The Death Penalty: The Price Society Pay

1158 Words 5 Pages
The Death Penalty: The Price Society Pays The death penalty has been a topic of controversy for centuries, known for its inhumane brutality methods which have evolved over the years from lynching to gassing, electrocuting and now the lethal injection; it is in fact the sentencing of those who have committed a heinous crime. On the other hand, justice has been served when the death penalty has finally been executed on the prisoner, bringing a sense of retribution to those who have lost a loved one due to the crime committed. Although many people might think it is a working system, others land in the mixture of controversy for various reasons. Over the course of time, the death penalty has started to become obsolete and is slowly making a turnover …show more content…
In Florida, The Miami Herald reported in 1988 that the cost of the death penalty per execution was 3.2 million dollars verses the 600,000 for life imprisonment. In North Carolina, professors at Duke University reported in 1993 that the death penalty cost 2.16 million more per execution verses murder cases with life imprisonment (McLaughlin 689). In other research, it has been established that the modern day death penalty is more costly than the alternative punishment of life imprisonment without parole. The variations of these costs for capital punishment not only include cases in which the prisoner is executed, but also in those cases where the death penalty is pronounced but never end with an execution. These cases also include costs for the necessary appeals and trials to prove a prisoner guilty (Radelet and Borg 50). While the societal pendulum swings from keeping the death penalty to abolishing it, one thing is for certain; a light has been shined on the cost of the death penalty and the reflection of its effectiveness is shining through. These numbers are just a few statistics that show how much the death penalty is costing the hard working men and women of this …show more content…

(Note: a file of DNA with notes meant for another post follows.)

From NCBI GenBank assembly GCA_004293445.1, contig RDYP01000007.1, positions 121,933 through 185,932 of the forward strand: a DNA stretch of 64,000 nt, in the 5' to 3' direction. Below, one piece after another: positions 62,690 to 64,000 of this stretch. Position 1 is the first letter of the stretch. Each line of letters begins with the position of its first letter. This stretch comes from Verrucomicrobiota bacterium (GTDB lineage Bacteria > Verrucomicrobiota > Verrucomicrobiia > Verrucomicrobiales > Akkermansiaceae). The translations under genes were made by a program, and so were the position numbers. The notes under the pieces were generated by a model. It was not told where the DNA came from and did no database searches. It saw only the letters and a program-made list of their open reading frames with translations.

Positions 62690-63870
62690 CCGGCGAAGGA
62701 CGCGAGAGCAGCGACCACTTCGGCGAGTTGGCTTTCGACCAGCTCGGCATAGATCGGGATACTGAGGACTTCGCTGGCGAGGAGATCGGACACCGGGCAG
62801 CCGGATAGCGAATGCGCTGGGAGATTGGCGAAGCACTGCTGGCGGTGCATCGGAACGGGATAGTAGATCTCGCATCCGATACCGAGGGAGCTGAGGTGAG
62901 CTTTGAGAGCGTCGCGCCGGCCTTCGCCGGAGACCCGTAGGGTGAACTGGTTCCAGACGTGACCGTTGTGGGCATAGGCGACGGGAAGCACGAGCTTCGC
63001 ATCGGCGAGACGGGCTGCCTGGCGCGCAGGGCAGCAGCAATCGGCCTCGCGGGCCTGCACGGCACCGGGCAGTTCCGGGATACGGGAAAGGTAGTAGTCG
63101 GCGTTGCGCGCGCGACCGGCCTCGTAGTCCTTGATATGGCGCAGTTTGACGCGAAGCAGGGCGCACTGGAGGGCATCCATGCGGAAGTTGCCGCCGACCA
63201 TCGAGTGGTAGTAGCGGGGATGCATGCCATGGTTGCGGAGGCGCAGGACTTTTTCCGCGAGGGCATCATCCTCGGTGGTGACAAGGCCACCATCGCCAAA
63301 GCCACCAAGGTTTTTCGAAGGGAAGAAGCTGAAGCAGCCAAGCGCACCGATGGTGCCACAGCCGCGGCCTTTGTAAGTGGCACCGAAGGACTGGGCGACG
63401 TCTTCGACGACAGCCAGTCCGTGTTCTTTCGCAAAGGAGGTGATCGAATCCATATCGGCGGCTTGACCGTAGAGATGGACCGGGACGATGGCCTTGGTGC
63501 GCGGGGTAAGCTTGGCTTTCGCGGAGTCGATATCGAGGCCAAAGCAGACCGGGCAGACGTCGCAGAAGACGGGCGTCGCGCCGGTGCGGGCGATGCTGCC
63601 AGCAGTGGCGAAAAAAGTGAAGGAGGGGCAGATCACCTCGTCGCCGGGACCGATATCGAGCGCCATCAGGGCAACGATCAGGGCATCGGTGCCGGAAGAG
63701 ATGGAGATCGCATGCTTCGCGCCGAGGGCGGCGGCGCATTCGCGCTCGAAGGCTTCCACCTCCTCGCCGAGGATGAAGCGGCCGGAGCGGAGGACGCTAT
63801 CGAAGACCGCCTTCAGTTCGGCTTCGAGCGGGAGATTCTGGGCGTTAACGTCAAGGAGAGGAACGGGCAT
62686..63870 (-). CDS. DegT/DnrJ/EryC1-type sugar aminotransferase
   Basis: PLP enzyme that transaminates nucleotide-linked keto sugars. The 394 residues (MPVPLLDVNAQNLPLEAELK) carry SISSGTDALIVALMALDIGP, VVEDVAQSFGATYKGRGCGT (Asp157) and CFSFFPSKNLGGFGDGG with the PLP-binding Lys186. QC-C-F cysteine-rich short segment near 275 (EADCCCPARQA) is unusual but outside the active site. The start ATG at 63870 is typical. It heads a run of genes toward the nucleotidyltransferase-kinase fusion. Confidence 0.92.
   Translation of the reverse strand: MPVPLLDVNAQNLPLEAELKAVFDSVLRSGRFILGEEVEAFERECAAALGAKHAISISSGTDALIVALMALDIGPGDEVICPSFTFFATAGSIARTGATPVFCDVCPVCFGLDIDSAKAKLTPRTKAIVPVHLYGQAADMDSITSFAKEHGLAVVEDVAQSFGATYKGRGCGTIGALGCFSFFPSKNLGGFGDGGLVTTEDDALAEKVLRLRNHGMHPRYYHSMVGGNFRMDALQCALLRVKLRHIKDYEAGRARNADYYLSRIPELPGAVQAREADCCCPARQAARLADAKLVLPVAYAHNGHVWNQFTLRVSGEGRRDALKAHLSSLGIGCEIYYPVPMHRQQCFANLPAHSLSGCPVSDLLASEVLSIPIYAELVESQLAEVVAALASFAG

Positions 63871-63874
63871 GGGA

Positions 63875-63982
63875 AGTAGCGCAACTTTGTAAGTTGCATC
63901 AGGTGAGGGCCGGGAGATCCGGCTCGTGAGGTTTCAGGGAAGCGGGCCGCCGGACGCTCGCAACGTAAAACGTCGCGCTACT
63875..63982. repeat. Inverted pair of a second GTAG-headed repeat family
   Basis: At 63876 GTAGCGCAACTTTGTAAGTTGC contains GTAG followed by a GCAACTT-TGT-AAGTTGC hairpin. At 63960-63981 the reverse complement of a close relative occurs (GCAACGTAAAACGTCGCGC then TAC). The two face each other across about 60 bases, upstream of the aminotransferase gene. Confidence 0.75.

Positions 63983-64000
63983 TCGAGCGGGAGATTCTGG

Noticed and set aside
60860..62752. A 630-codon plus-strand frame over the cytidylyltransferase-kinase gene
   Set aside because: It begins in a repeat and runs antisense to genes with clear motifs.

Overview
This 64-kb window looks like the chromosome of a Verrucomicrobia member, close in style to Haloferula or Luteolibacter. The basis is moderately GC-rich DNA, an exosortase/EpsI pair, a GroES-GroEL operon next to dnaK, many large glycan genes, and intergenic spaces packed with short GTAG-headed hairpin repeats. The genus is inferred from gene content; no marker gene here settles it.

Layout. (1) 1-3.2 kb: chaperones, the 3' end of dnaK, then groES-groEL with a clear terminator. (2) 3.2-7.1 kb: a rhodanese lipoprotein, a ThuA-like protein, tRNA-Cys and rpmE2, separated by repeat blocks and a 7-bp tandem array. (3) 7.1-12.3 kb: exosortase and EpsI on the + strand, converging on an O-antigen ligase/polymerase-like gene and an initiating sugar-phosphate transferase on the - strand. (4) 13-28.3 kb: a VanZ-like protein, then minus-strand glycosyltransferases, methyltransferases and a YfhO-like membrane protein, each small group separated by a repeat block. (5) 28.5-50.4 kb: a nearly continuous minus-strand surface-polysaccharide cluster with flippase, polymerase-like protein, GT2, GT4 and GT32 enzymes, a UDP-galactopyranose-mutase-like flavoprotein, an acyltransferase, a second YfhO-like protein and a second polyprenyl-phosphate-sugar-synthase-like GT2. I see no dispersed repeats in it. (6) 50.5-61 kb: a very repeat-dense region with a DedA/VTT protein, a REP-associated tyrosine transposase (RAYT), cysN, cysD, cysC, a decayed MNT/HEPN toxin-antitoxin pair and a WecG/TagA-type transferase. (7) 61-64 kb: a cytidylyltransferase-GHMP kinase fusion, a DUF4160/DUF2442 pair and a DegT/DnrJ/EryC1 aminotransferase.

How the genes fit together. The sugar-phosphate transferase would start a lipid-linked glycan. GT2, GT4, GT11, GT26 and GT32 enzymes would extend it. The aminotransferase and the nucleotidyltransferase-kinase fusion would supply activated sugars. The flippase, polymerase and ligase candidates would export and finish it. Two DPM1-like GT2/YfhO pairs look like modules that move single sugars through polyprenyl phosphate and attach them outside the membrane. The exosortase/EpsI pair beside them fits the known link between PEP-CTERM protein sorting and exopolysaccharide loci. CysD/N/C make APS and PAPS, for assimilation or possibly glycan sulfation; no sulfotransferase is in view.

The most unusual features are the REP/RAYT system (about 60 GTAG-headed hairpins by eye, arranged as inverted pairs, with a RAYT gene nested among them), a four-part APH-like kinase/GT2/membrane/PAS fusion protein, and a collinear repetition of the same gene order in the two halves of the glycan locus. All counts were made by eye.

By October of 2007, the cost of defending the inmate reaches 1.8 million dollars (Wood 174.) Ultimately, between the prosecutions and the defense, his trial almost amounted to 6 million dollars. Viewing these amounts some states have decided to consider other alternatives for the death penalty. In Colorado it is estimated that the money they spend on capital cases and appeals is close to 40 million dollars; they recently considered abolishing the death penalty in order to free funds to use for cold cases (Wood 183). In California, since 1978, prosecutors deem thousands to the death penalty, hundreds of capitally charged defendants to death row, and only thirteen executions have taken place. During mid-2012, 725 sentenced inmates overcrowd the dilapidated death row, and yet executions remained on hold (Petersen and Lynch 1238). The California Commission on the Fair Administration of Justice (CCFAJ) were able to provide a rough estimate of the cost of capital punishment in their state. It was estimated that California currently spends $137.7 million on death penalty related costs each year. Breaking down the cost between pretrial and trial costs at $20 million, $54.4 million each year for the cost of state level appeals and habeas proceedings, and

Related Documents